I'd toss in know how to play poker (or bridge, or spades or hearts - a strategic card game of some kind), and throw darts (301, 501, cricket or if you must - baseball, though it's not a real game as far as I'm concerned).
I play golf badly. I play tennis passably. I prefer tennis simply because it's a better work out and you don't have to spend 4 hours on the court.
By the way, I've seen the scowl before. On my own kids and myself at roughly the same age(s).
Given the faded nature of the picture and the style of clothing, I'm guessing 1977-1982. Pretty much when I was doing most of my scowling.
The ability to read and follow instructions is a must. Thanks to the Navy, I can read a book and can (and have done) minor and major auto repair, plumbing and electrical repairs. That has been so personally satisfying, having the knowledge that I can figure out if I can fix it or not and not getting cheated by fast talkers.
From the master, but your list moves in the same vein.
“A human being should be able to change a diaper, plan an invasion, butcher a hog, conn a ship, design a building, write a sonnet, balance accounts, build a wall, set a bone, comfort the dying, take orders, give orders, cooperate, act alone, solve equations, analyze a new problem, pitch manure, program a computer, cook a tasty meal, fight efficiently, die gallantly. Specialization is for insects.”
To which I would add: resolve a conflict, fell a tree, speak a second language (badly will do), handle a fishtailing car and dance...mostly dance.
One other addition is more an insight than a skill but important nonetheless. Remember always that life is a joke; it's how we keep the angels laughing.
Make fire, sew, tan hides, star navigation, and understand young people.
I'm a big golf nut and give it credit for teaching me many things. When you first start the ball goes crooked. You take lessons (so far 30 years worth) and you learn that to make the ball go up, you hit down on it. To make it go left, you swing to the right and vice versa. To hit it further you relax and swing easier. In other words your first diagnosis of what your doing wrong is probably off by 180 degrees. Try that as a life lesson. Of course when you get those beginning shots straightened out, you need to learn how to curve them when you want to.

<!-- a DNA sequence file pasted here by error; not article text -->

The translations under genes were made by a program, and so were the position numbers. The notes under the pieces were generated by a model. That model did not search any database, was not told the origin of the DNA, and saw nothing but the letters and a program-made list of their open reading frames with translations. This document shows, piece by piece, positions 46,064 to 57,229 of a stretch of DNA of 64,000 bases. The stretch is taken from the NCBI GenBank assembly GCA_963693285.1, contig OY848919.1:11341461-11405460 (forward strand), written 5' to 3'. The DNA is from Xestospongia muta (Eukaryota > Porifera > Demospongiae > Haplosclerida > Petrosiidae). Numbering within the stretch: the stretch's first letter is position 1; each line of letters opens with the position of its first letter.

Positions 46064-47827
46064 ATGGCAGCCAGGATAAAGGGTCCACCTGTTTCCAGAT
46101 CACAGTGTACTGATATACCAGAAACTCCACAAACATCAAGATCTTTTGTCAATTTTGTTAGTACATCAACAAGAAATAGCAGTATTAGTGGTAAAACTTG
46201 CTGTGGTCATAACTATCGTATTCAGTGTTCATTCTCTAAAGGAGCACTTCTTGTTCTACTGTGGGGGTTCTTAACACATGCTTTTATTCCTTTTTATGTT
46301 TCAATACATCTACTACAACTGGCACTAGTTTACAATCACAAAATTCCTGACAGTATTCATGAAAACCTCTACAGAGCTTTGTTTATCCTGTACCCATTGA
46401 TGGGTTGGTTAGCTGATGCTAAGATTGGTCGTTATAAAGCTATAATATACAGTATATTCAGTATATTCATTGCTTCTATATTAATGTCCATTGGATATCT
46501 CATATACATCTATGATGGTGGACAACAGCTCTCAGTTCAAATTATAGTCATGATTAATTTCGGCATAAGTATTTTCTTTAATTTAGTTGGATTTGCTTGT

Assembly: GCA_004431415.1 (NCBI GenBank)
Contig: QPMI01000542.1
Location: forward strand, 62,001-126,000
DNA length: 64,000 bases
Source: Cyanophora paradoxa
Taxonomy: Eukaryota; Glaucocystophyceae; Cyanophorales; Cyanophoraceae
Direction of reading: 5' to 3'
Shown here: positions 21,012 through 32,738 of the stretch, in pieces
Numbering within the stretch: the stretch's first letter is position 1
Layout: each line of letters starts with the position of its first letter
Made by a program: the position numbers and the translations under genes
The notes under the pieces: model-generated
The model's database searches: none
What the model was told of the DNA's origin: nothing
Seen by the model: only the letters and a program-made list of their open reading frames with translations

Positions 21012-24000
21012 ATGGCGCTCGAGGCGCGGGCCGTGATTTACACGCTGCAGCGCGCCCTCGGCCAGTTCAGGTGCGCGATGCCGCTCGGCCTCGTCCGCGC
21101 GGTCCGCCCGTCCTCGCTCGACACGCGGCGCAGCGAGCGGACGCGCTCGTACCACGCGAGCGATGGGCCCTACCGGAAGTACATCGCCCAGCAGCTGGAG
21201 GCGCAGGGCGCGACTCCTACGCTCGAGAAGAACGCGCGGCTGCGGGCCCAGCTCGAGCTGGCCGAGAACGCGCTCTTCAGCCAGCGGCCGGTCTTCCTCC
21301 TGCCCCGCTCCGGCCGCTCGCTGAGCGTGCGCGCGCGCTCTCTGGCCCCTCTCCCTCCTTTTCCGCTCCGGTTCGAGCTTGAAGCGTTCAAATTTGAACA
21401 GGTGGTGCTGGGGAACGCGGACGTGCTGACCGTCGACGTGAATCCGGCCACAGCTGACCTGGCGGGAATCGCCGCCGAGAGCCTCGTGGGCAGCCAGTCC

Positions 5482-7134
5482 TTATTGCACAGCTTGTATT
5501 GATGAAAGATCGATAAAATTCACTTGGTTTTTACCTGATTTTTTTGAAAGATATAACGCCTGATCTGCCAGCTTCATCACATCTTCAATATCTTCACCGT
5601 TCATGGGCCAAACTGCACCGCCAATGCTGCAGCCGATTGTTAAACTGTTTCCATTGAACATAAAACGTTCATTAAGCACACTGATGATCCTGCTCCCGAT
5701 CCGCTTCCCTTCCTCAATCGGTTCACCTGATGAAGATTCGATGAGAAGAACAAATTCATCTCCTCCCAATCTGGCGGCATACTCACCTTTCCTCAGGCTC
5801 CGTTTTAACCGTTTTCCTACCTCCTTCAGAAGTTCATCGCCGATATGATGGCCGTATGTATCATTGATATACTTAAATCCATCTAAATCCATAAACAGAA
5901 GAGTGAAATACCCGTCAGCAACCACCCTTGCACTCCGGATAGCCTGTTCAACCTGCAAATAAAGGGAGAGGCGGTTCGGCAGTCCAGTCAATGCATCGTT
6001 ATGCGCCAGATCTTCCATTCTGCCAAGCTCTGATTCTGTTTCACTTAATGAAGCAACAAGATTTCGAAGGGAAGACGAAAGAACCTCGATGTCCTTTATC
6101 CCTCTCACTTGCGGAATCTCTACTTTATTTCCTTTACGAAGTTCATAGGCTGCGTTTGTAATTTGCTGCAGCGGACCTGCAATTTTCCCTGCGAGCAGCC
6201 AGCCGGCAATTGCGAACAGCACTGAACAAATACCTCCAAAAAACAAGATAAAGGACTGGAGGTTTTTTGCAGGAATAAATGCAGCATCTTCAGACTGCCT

The most important thing I learned is how to control my emotions. Nothing is more aggravating than golf. You need to learn how to control your temper of course, but you also need to think clearly, plan ahead, forget your mistakes, and snap in and out of concentration at will. In other words - mental discipline. I was going to write "it's not a game for kids", but maybe it is.
Wonderful boats, Lightnings. Sailed them when I was a teenager, along with Sunfish and Lasers (in Wellfleet Harbor come to think of it!). Later graduated to various flavors of sailboards, Stars, J24s, and countless other one-design and offshore boats..
Just sailing, let alone racing, entails a wide range of skills. Improvization is a key one.
I'm not so big on worrying about mastery of a sport. However - and this is doubtless influenced by my 30+ years in Scouting and having been brought up by a mother who spent her formative years on a farm during the Depression and who had brothers and sons but neither sisters nor daughters - I would add the following:
Wash and dry clothing and bedding, with appropriate treatment for different kinds of fabrics including wool
Iron (where appropriate) and mend clothing.
Wash pans, dishes, cooking and cooking prep surfaces, walls and floors.
Use a compass; but be able to find North any time day or night without one. GPSs dont' count.
Basic First Aid, at least to the level expected of a First Class Boy Scout.
Math at least through Algebra II and Trignometry.
How to walk 5 miles without destroying your feet or shoes in the process.
Identify the constituent elements of the Federal Government and your State and local governments. Know who represents your area in each. Know how the membership of each one obtains and retains that membership. Understand their basic operating principles.
Given that I sing in two choirs, I'll give a pass from playing an instrument to anyone who can read music to the point that you are able to vocally reproduce from it a simple melody.
Some of us do not live anywhere near a body of water upon which we could operate a sailboat - or can handle the expense if we could. But anyone should be able to at least handle a rowboat and a canoe.
Bird dog is the one with the scowl in the photograph, but with all the responsibilities he has defined for himself he best learn to make a good martini before it is too late.